Poetry: I Am Pretending There Was No Restaurant

This poem performs its conceit well. A familiar anxiety hugs the imagery—that all too familiar unease of love lost & discarded. Pay attention to the way the conceit returns, returns again, & rides the imagery like an unhappy passenger. See how Chrys allows the performance to dictate itself in the free verse form. So much of what we poets do: allow language the space to live.


as though the ocean swept it away like a sand dune.
If I pretend there was no restaurant then I never
saw your glossy eyes, where the old man
who’d sit at the counter each day
said I can tell he’s a pervert. Just look at his eyes.
But if there was no restaurant then there was no old man
and if I pretend there was no restaurant—two streets away
from your apartment—then you never walked in
one evening, before your baseball game,
sat at the counter and asked What’s good here?
If I pretend there was no restaurant,
then you never watched me,
the way one mutes their television,
as I told you tortilla soup was good.
You never asked me to refill your ice tea,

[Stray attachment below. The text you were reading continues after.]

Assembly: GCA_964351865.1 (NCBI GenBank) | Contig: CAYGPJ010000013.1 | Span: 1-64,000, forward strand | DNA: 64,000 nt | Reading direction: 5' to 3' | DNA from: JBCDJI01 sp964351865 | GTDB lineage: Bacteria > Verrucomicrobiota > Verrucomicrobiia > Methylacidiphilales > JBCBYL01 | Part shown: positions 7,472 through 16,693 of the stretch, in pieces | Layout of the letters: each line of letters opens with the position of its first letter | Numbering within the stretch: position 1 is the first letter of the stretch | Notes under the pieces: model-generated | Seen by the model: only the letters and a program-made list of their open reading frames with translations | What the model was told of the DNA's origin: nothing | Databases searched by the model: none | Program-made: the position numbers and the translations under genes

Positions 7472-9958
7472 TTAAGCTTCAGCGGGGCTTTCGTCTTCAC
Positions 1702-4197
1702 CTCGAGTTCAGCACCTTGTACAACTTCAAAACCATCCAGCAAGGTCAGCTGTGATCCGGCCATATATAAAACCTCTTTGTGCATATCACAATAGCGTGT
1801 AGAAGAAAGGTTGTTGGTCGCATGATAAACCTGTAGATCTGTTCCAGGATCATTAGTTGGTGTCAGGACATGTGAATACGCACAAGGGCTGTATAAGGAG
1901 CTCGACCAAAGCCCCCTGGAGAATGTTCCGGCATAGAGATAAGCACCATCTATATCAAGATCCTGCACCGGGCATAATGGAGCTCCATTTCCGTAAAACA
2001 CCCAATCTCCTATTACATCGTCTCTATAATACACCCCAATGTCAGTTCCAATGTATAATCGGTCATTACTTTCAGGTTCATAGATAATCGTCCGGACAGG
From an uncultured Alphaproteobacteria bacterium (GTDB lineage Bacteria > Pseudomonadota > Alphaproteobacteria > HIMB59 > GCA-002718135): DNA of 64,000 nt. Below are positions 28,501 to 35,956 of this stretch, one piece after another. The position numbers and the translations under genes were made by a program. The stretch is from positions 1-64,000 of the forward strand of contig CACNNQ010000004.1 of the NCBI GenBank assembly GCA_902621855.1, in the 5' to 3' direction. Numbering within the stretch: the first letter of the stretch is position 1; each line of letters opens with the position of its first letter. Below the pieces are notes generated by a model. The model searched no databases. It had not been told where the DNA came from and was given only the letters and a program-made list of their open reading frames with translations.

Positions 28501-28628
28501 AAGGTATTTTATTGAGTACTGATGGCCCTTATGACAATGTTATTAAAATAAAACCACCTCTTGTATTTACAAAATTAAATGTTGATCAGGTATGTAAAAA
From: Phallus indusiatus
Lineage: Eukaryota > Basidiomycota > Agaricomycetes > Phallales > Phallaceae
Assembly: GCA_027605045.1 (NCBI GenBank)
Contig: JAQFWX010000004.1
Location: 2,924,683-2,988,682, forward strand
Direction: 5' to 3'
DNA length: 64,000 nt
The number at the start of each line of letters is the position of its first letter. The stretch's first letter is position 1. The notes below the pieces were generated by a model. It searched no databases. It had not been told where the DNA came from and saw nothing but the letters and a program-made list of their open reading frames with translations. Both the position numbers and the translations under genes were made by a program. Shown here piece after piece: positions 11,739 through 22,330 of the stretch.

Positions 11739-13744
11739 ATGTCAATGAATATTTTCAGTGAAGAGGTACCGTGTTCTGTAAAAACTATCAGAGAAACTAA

never tipped the amount of the check.
No, if I pretend there was no restaurant,
as though somehow a hole just sucked it right up,
then you never came in every Saturday for months
asking So when are we going to go out?
You never waited, like a dog waiting for his bone,
as I paused, pulled you closer,
the way I’d tug the thin string of a kite,
and said Maybe next time.
If I pretend there was no restaurant,
then I never said yes and each yes
that followed unravels like the yarn of an old quilt
and you are just a piece of dust
I rubbed out of my eye
a long time ago.


This poem was first published in Ploughshares, Spring 2015.


Chrys Tobey Tobey

Chrys Tobey was born and raised in Cleveland, Ohio. Her poetry has been published in many literary journals, including Smartish Pacethe minnesota review, and Rattle. In 2008, her chapbook, Wash Away: Marie Antoinette Visits My Mind, was published by Finishing Line Press. She currently lives in Portland, Oregon.

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